Jungfraujoch

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Jungfraujoch
Jungfraujoch2.jpg
View from the south side of the pass
Elevation 3,466 m (11,371 ft)[1]
Traversed by Leslie Stephen and party (1862)
Location Bern/Valais, Switzerland
Range Bernese Alps
Coordinates 46°32′51″N 7°58′45″E / 46.54750°N 7.97917°E / 46.54750; 7.97917Coordinates: 46°32′51″N 7°58′45″E / 46.54750°N 7.97917°E / 46.54750; 7.97917
Jungfraujoch is located in Switzerland
Jungfraujoch
Location in Switzerland

The Jungfraujoch is a col or saddle between the Mönch and the Jungfrau in the Bernese Alps on the boundary between the cantons of Bern and Valais, inside the Jungfrau-Aletsch Protected Area.

Strictly, the Jungfraujoch is the lowest point on the mountain ridge between Mönch and Jungfrau, at 3,466 meters (11,371 ft). Just east of this location, within the mountain, is the top station of the Jungfraubahn. The Jungfraujoch railway station, at an elevation of 3,454 meters (11,332 ft) is the highest railway station in Europe and is connected to the Top of Europe building.

The Sphinx (3,571 meters or 11,716 feet) is a peak that lies just to the east of the col. It begins from the Jungfraujoch on the Valais side and at the Great Aletsch Glacier. There is an elevator to its summit, where a small viewing platform and a scientific observatory, the Sphinx Observatory, are located. Europe's highest radio relay station, the Richtfunkstation Jungfraujoch, is installed atop the ridge to the west of the railway station.

The Jungfraujoch houses one of the Global Atmosphere Watch's atmospheric research stations. The Jungfraujoch can only be reached by non-mountaineers through a 7.3-kilometre-long (4.5 mi) cog railway tunnel, served by the Jungfraubahn, the highest in a series of cooperating railway companies that provide access to the Jungfraujoch from Interlaken.

First crossing[edit]

View of the Eiger, Mönch, Jungfraujoch (centre-right) and Jungfrau

There is a tradition in the Bernese Oberland, supported by some documentary evidence, that a pass existed between Grindelwald and Fiesch in Valais, four or five centuries ago, before the increase of the glaciers blocked it. In modern times the old pass's precise location is a matter of uncertainty. Since a hotel on the Eggishorn has been frequented by English mountaineers, the possibility of traversing the great ridge that encloses the head of the Aletsch Glacier, and connecting the Eggishorn with Grindelwald and Wengern Alp, has gained interest, and a topographical problem which has excited adventurous mountaineers. The result has been, that no less than four such passes have been effected. Two of the number, the Jungfraujoch and the Eigerjoch, are among the most difficult passes in the Alps.[2]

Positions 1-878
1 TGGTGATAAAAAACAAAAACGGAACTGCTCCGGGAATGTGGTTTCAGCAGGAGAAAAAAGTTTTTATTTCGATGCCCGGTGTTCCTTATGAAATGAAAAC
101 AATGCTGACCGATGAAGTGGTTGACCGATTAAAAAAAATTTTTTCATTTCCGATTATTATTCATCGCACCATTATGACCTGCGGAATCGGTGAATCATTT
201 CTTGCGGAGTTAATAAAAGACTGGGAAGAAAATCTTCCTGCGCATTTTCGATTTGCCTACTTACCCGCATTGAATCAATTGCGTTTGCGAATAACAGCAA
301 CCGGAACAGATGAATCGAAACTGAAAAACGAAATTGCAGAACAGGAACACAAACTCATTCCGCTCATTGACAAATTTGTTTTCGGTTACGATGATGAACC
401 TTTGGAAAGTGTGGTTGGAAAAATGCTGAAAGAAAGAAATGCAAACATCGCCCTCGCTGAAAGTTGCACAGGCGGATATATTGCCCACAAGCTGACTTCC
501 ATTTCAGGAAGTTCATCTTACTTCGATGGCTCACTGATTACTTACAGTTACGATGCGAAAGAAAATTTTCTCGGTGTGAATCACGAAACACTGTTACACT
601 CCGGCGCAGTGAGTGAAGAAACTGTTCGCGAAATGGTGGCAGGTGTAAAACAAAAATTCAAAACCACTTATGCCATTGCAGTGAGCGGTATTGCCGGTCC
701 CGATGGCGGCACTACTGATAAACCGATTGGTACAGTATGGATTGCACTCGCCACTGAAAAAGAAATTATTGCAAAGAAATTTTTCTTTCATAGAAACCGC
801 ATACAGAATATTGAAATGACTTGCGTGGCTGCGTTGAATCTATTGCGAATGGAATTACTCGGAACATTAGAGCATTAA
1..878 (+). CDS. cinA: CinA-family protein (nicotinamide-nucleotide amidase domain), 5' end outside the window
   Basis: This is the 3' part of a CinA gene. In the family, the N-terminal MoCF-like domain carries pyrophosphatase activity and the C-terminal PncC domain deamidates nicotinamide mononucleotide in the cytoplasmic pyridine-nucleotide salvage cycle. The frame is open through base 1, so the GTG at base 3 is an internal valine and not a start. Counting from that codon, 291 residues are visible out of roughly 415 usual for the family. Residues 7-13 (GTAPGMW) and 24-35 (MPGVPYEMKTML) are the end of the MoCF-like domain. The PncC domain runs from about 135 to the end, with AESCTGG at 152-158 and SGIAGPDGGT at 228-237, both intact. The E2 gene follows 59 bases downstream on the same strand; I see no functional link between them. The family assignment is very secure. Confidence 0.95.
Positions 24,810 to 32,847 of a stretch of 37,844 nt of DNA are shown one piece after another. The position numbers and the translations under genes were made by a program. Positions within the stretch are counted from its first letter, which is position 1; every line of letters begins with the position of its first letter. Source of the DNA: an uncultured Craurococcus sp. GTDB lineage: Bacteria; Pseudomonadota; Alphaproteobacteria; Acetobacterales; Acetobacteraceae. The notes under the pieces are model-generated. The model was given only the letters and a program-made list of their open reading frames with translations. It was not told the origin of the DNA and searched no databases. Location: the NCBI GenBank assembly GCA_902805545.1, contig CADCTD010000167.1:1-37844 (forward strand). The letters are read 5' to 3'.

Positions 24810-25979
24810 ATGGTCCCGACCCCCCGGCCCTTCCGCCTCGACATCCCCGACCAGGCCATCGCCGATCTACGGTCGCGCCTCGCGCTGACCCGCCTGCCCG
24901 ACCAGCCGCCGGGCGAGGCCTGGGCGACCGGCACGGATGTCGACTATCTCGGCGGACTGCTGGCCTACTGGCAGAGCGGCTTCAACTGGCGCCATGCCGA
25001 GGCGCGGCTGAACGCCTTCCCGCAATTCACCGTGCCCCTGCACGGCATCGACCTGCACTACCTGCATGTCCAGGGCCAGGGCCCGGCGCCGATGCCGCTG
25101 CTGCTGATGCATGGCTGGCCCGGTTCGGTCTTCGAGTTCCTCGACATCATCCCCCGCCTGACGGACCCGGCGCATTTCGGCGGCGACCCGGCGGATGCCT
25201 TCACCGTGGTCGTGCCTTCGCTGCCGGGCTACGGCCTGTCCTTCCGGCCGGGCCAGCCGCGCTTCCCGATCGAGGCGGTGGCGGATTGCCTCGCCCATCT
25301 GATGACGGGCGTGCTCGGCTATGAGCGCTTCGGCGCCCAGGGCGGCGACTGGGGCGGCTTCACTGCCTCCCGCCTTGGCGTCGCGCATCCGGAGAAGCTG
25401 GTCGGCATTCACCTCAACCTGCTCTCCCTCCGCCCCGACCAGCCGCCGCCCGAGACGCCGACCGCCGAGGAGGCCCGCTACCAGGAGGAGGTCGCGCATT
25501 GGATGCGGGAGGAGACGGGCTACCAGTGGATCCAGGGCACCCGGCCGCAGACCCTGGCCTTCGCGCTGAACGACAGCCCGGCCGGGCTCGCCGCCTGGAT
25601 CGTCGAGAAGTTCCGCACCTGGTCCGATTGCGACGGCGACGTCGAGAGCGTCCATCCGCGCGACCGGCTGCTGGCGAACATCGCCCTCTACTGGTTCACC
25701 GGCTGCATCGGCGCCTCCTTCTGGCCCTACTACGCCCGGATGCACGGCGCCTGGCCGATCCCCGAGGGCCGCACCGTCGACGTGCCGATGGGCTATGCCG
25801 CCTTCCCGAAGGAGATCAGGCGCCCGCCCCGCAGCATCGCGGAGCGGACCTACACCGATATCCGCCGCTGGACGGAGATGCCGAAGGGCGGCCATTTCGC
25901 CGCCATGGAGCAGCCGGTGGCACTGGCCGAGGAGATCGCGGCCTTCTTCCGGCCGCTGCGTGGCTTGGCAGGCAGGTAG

The north side of the pass

There was no serious attempt to climb the northern side of the Jungfraujoch until members of the Alpine Club were encouraged by a successful passage of the Eigerjoch. Two separate climbing parties met by coincidence in Grindelwald in July 1862, and resolved to join forces for the climb. The party consisted of Leslie Stephen, F. J. Hardy, H. B. George, Liveing, Moore, and Morgan, with Christian Almer, Christian and Peter Michel, Ulrich Kauffmann, P. Baumann, and C. Bohren, as guides. The party having been forced to return on the first day for want of the means for bridging over a great bergschrund, returned on the following day with a ladder 25 ft (7.6 m) in length, carried by Peter Rubi, a porter from Grindelwald. The way lay at first by the rocky buttress of the Mönch, separating the Eiger and Guggi glaciers. From the buttress it was necessary to descend a little distance in order to reach the Guggi Glacier, which could be ascended without meeting serious obstacles up to a considerable plateau. This halting place, reached in about 3 hours, was located immediately under the most difficult and dangerous part of the ascent. In front a pile of ice debris, lying along the base of a high ledge of rocks, seemed to offer a possible route; but the débris was produced by the fall of masses of ice from an upper shelf of glacier, and an attempt to ascend in that direction was considered by the climbers to be too dangerous. To the right the glacier descended in shattered masses, divided by yawning crevasses. Towards the summit was a great bergschrund, in most places 30 ft (9.1 m) wide, traversing the whole width of the glacier, and impassable without a long ladder.

The Mönchsjoch Hut trail